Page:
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This webpage reproduces an article in the
American Journal of Philology
Vol. 51, No. 1 (1930), pp80‑81.

The text is in the public domain.

This page has been carefully proofread
and I believe it to be free of errors.
If you find a mistake though, please let me know!

p80 Reviews.

A Topographical Dictionary of Ancient Rome. By S. B. Platner, completed and revised by Thomas Ashby. Oxford University Press, 1929. Pp. 608.

This book, so eagerly awaited by all scholars interested in Roman studies, does not disappoint expectations. Before his death in 1921 Platner had completed most of the articles with the thoroughness, precision and the sense of balance that characterized his work. For his collaborator, Thomas Ashby, he had reserved the articles on aqueducts, gates and roads, and to him also fell a number of articles on sites in the Forum and on the Palatine which had been deferred for a renewed examination. The reader soon finds that Mr. Ashby has very conscientiously examined all the excavations and publications of the later years up to 1928 and has in the light of these revised a very large number of the articles. Mr. Ashby has estimated his own part as being "20 to 25 percent of the book," but since he had to assume the heavy responsibility of giving the final decision on all the moot questions — and they are of course very many — percentages of space will hardly express the great debt that we owe to the revising editor. Moreover, Mr. Ashby's intimate acquaintance with the excavations of the Palatine, which have not yet been published — Comm. Boni gave Mr. Ashby unusual privileges there —, his long study of such architectural puzzles as the Pantheon, which beget new theories every year, his accurate observations, made through a lifetime, of many objects no longer visible, and his sanity of judgment and fairness to the suggestions of his various collaborators in the field, all of these factors have enabled him to produce an invaluable reference book which will be as frequently consulted by the specialists as by the beginner.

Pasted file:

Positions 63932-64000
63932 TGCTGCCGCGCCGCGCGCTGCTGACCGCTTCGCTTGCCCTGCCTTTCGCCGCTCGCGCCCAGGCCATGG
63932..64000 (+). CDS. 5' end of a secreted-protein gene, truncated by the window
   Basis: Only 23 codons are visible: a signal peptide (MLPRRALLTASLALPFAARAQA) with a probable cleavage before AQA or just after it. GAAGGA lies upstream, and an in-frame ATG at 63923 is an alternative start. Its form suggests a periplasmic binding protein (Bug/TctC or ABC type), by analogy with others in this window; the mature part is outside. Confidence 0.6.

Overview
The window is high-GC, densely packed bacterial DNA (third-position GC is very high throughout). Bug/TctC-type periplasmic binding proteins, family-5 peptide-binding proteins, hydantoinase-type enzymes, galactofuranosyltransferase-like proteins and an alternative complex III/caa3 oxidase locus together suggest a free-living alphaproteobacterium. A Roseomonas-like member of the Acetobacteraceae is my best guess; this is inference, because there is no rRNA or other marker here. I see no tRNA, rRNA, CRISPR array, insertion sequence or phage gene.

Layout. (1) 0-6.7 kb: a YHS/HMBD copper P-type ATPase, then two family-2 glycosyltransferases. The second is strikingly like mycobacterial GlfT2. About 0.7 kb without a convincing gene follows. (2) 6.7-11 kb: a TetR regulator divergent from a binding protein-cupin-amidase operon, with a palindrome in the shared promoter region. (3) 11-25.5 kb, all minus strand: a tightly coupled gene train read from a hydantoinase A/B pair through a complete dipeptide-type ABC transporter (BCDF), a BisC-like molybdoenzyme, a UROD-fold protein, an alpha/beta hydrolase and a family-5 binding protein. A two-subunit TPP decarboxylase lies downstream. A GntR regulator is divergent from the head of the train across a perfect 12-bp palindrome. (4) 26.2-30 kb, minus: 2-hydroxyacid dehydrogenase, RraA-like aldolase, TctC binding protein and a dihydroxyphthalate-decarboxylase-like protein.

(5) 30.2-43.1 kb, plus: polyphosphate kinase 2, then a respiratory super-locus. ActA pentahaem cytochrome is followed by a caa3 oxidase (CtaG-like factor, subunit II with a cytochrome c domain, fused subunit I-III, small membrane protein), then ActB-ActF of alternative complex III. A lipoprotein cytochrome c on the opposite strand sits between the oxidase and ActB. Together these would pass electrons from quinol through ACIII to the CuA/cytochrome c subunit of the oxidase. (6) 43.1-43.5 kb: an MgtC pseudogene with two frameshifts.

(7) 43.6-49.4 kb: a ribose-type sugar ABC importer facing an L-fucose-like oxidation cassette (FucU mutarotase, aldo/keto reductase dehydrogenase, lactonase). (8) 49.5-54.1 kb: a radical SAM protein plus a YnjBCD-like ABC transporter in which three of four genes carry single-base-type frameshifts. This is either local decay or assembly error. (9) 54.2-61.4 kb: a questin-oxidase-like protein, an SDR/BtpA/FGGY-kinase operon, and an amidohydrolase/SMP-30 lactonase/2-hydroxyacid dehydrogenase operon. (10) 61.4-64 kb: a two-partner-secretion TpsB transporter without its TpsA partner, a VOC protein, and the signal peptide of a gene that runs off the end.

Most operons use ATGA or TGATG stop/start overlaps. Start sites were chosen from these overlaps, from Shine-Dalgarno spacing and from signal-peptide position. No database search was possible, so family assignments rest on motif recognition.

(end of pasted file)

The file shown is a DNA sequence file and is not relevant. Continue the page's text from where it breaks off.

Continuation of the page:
In a work as large as this, one must of course expect some statements that will encounter demurrer. Maximus apparently stands for Flaminius on p252, and in the same article — on Hercules Custos — it might have been well to delete the comment that "the masonry . . . has been attributed to the fourth century," since the structure must date somewhere near 100 B.C. And as this is a building which promises to overturn some current notions about the date of republican concrete, it might have been in place to give a careful description of the materials. Among the houses, the domus of Q. Caecilius Metellus should have been included, with references to Cic. pro Cael. 59 and pro Milone 75; and to the one reference to the Palatine property of Q. Cicero one might add Cic. ad Att. II.4.7. Some readers will p81also wish that the authors had tried to clarify a little further the maze that Vaglieri left on the Cermalus near the Scalae Caci, and the equally confusing disarray that Boni uncovered near the old rostra. Line drawings of the remains with explicatory notes might well have been given here since the book is otherwise so richly illustrated.

The authors are usually conservative, and rightly so, but when one still finds the very early conventional dates assigned to the masonry arches in front of Saturn and to all the cappellaccio walls of the Quirinal one wonders whether they have not held too tenaciously to views published thirty years ago. On the other hand in assigning an unusual amount of building activity to Sulla the authors have yielded to rather intrepid conjecture. There does not seem to be evidence for the list given on pp232‑3, and several of the structures can be proved not to belong to the period of Sulla's dictatorship. Lindström's new studies in topography did not appear in time to receive appraisement in this volume, nor Bartoli's optimistic report on the recent excavations on the Palatine. One would appreciate Mr. Ashby's expert opinion on both of these.

But any attempt to criticize this Dictionary is in danger of detracting unfairly from the value of a very remarkable book. No classical scholar can afford to disregard it, for it supersedes not only the pertinent articles of our classical encyclopedias, but also those of our books on Roman topography. Whether one is studying Roman archaeology, or Roman history, or the works of Cicero, Plautus, Livy, Ovid, Tacitus, Juvenal and Martial, this Dictionary is absolutely necessary.

Tenney Frank.

Johns Hopkins University.


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Page updated: 26 Aug 12